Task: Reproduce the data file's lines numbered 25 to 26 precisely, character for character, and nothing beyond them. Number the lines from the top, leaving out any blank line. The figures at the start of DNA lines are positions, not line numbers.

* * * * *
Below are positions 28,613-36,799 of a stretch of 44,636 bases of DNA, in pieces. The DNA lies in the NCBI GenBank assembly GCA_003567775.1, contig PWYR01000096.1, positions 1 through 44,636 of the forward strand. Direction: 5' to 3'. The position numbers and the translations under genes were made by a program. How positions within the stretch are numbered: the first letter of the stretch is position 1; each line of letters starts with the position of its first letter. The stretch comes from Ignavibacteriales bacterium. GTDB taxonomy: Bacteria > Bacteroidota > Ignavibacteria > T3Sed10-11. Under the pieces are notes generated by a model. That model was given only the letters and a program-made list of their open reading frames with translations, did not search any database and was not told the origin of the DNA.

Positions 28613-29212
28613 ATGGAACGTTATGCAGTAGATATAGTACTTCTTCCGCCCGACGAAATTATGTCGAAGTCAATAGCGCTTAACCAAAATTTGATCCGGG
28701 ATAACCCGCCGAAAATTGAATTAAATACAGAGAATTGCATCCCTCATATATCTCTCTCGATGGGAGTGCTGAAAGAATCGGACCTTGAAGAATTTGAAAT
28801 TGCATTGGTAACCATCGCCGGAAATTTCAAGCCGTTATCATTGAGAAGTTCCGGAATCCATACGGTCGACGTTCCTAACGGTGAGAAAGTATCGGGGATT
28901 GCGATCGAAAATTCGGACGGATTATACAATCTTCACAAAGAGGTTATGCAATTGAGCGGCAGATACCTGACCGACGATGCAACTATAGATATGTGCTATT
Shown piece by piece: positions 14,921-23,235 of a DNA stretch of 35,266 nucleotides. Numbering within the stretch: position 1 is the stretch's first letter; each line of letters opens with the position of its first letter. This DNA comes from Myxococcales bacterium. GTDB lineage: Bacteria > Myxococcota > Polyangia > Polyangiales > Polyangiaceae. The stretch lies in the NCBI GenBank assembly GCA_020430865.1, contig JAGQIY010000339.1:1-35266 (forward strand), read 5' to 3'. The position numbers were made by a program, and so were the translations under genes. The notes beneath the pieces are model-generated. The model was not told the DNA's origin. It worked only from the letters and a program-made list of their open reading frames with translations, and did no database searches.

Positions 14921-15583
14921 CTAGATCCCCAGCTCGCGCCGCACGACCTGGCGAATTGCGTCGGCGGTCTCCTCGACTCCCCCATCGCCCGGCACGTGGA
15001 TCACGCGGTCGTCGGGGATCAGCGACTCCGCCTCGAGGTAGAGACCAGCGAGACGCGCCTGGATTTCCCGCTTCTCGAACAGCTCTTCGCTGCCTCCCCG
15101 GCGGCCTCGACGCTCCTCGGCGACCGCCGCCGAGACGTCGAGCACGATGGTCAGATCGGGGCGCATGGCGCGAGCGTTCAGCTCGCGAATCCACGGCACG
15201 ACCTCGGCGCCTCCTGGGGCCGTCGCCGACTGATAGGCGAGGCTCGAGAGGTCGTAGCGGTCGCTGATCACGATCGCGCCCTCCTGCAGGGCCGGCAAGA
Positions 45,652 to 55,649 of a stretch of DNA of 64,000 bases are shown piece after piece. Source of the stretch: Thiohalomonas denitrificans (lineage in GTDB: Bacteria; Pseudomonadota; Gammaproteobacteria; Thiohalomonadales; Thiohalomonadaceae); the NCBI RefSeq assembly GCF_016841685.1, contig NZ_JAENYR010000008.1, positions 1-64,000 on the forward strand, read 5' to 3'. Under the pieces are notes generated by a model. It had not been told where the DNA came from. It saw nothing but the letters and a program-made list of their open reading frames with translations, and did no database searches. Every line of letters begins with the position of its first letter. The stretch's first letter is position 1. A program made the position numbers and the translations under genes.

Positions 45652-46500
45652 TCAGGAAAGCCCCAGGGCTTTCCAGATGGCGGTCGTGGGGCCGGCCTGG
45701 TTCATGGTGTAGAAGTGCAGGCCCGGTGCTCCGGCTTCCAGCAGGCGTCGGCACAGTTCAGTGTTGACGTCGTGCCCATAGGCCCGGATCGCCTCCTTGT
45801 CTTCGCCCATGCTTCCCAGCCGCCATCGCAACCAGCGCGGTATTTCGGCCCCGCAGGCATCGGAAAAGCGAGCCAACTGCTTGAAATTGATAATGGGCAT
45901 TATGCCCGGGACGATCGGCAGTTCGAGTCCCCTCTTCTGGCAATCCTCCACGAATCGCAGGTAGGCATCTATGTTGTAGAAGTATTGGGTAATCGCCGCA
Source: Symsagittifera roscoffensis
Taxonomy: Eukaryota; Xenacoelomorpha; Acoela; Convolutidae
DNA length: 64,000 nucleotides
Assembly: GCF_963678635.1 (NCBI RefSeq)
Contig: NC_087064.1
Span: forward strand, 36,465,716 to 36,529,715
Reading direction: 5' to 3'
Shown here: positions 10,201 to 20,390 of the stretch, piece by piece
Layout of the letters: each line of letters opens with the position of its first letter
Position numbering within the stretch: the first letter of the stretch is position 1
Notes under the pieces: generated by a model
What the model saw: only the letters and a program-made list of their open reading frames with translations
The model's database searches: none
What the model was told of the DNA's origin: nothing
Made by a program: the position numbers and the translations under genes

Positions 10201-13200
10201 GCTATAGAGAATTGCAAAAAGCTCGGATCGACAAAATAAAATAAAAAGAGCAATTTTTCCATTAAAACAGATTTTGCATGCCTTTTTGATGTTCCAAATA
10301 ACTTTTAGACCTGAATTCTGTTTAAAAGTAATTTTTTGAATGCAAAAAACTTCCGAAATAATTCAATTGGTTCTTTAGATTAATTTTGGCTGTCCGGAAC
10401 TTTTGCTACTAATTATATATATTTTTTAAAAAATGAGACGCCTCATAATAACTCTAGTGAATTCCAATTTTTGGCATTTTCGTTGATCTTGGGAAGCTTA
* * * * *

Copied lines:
Reading direction: 5' to 3'
Shown here: positions 10,201 to 20,390 of the stretch, piece by piece